Theories of the Information Society

Theories of the Information Society

Theories of the Information Society

Theories of the Information Society


Popular opinion suggests that information has become a distinguishing feature of the modern world. Where once economies were built on industry and conquest, we are now instead said to be part of a global information economy. In this new and thoroughly revised edition of his popular book, author Webster brings his work up-to-date both with new theoretical work and with social and technological changes - such as the rapid growth of the internet and accelerated globalization - and reassesses the work of key theorists in light of these changes. This book is essential reading for students of contemporary social theory and anybody interested in social and technological change in the post-war era.


It seems to me that most people ask themselves, at one time or another, what sort of society is it in which we live? How can we make sense of what is going on with our world? And where is it all taking us? This is a daunting and frequently bewildering task because it involves trying to identify the major contours of extraordinarily complex and changeable circumstances. Some people quickly give up on the task, frankly admitting confusion. Still others, encountering disputation, retreat into the comforting (and lazy) belief that we see only what we choose. Fortunately, most people stick with trying to understand what is happening in the world, and in so doing reach for such terms as capitalism, industrialism, totalitarianism and liberal democracy. Most of us will have heard these sorts of words, will have voiced them ourselves, when trying to account for events and upheavals, for important historical occurrences, or even for the general drift of social, economic and political change.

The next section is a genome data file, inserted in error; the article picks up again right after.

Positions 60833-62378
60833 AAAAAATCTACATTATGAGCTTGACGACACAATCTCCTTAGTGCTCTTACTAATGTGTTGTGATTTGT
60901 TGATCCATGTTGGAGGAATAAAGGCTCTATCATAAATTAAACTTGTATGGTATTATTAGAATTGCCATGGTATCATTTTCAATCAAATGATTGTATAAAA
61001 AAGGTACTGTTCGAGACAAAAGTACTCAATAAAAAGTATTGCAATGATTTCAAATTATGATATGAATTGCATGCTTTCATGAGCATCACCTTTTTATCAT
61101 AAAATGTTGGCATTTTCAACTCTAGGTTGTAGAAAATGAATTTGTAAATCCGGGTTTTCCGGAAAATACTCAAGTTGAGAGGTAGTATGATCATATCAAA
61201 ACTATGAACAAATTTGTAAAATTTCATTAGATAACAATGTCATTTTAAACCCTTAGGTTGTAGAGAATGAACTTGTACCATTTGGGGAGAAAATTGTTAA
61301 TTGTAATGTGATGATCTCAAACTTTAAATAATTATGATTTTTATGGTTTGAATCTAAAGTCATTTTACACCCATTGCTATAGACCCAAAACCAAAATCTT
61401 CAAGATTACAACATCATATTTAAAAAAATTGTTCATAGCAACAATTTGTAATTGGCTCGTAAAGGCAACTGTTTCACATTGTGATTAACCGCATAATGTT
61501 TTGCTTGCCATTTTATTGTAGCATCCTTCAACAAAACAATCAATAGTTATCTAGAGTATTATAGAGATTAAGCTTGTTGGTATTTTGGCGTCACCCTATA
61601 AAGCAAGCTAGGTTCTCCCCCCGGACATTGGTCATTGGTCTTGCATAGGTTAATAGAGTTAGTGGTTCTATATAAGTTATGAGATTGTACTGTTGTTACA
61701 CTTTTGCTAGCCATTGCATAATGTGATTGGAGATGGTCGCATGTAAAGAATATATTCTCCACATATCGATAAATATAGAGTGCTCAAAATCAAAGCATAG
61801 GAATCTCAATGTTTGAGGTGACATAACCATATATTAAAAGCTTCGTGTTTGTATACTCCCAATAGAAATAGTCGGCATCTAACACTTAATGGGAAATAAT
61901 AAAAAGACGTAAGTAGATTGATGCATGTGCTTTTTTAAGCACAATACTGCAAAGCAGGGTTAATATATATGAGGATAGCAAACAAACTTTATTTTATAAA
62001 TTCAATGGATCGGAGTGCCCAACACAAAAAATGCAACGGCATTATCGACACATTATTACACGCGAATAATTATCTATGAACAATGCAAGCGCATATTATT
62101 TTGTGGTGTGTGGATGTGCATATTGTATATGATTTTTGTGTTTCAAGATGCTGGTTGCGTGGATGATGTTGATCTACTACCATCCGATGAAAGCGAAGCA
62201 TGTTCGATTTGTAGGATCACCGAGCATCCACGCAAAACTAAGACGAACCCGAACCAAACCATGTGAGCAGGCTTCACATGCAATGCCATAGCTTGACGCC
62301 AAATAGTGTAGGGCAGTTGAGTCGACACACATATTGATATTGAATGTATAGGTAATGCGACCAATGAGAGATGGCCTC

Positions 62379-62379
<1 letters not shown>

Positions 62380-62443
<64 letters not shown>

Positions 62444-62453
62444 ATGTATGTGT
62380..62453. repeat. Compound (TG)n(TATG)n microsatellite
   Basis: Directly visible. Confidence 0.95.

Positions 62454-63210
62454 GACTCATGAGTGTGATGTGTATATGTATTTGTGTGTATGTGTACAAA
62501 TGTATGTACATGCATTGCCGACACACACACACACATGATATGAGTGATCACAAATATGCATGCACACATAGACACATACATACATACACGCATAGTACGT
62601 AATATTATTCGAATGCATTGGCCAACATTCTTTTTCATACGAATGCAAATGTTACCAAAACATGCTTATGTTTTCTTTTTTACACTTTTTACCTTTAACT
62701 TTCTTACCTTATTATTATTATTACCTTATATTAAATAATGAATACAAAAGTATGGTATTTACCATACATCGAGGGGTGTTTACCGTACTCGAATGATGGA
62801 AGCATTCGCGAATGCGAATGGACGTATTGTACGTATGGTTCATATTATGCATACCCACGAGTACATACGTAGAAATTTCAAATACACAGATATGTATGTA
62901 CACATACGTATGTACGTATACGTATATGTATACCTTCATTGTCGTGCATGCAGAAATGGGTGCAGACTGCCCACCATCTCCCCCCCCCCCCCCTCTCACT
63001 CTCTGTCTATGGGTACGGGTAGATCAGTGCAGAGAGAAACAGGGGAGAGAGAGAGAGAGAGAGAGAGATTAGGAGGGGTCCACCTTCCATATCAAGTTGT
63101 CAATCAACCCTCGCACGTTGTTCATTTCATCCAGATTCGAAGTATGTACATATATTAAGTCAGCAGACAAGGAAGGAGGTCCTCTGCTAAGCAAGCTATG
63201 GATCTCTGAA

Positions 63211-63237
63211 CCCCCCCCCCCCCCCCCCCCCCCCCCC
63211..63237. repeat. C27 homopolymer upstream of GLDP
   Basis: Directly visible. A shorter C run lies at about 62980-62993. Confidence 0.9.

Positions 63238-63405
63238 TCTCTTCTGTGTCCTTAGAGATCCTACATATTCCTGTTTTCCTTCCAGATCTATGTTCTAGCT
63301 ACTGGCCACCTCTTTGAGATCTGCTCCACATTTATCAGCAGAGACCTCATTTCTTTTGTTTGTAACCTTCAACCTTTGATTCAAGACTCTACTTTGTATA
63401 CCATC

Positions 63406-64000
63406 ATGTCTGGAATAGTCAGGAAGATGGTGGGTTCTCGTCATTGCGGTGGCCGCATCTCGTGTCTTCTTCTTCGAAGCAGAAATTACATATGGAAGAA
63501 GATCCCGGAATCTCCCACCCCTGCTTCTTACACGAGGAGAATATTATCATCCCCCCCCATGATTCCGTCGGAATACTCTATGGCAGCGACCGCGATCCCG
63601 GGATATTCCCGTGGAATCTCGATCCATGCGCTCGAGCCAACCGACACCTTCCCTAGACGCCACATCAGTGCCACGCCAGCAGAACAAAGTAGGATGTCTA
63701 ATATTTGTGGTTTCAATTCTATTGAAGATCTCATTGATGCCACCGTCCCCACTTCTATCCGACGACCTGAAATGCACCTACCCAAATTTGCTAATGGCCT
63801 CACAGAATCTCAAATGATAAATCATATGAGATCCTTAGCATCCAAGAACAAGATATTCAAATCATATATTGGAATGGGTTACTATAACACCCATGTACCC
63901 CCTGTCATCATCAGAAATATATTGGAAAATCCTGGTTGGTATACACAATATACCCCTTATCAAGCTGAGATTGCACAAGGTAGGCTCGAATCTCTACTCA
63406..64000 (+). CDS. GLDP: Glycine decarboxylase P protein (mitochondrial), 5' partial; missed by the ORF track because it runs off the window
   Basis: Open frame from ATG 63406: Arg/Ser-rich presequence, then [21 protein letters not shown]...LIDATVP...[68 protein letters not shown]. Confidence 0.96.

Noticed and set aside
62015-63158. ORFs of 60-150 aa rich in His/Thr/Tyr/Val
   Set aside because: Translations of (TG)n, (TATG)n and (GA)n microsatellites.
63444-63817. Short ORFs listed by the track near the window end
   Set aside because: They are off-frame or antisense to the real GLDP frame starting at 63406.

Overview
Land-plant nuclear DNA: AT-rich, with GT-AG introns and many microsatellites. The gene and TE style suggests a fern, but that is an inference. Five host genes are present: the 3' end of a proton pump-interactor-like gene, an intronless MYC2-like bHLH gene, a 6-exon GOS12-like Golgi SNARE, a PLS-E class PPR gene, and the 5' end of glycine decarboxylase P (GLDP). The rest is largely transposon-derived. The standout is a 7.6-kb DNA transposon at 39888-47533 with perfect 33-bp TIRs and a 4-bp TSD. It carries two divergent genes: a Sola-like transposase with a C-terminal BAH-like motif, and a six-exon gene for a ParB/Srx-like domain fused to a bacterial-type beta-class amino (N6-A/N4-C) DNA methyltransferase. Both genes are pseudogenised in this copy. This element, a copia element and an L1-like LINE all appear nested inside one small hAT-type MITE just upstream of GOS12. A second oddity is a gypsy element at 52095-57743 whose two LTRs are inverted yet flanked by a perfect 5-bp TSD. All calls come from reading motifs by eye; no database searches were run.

In all probability we will have argued with others about the appropriateness of these labels when applied to particular circumstances. We will even have debated just what the terms might mean. For instance, while it can be agreed that Russia has moved well away from Communism, there will be less agreement that the transition can be accurately described as a shift to a fully capitalist society. There is a constant need to qualify the generalising terminology: hence pre-industrial, emerging democracies, advanced capitalism, authoritarian populism.

And yet, despite these necessary refinements, few of us will feel able to refuse these concepts or indeed others like them. The obvious reason is that, big and crude and subject to amendment and misunderstanding though they be, these concepts and others like them do give us a means to identify and begin to understand essential elements of the world in which we live and from which we have emerged. It seems inescapable that, impelled to make sense of the most consequential features of different societies and circumstances, we are driven towards the adoption of grand concepts.

The starting point for this book is the emergence of an apparently new way of conceiving contemporary societies. Commentators have increasingly begun to talk about 'information' as a distinguishing feature of the modern world. We are

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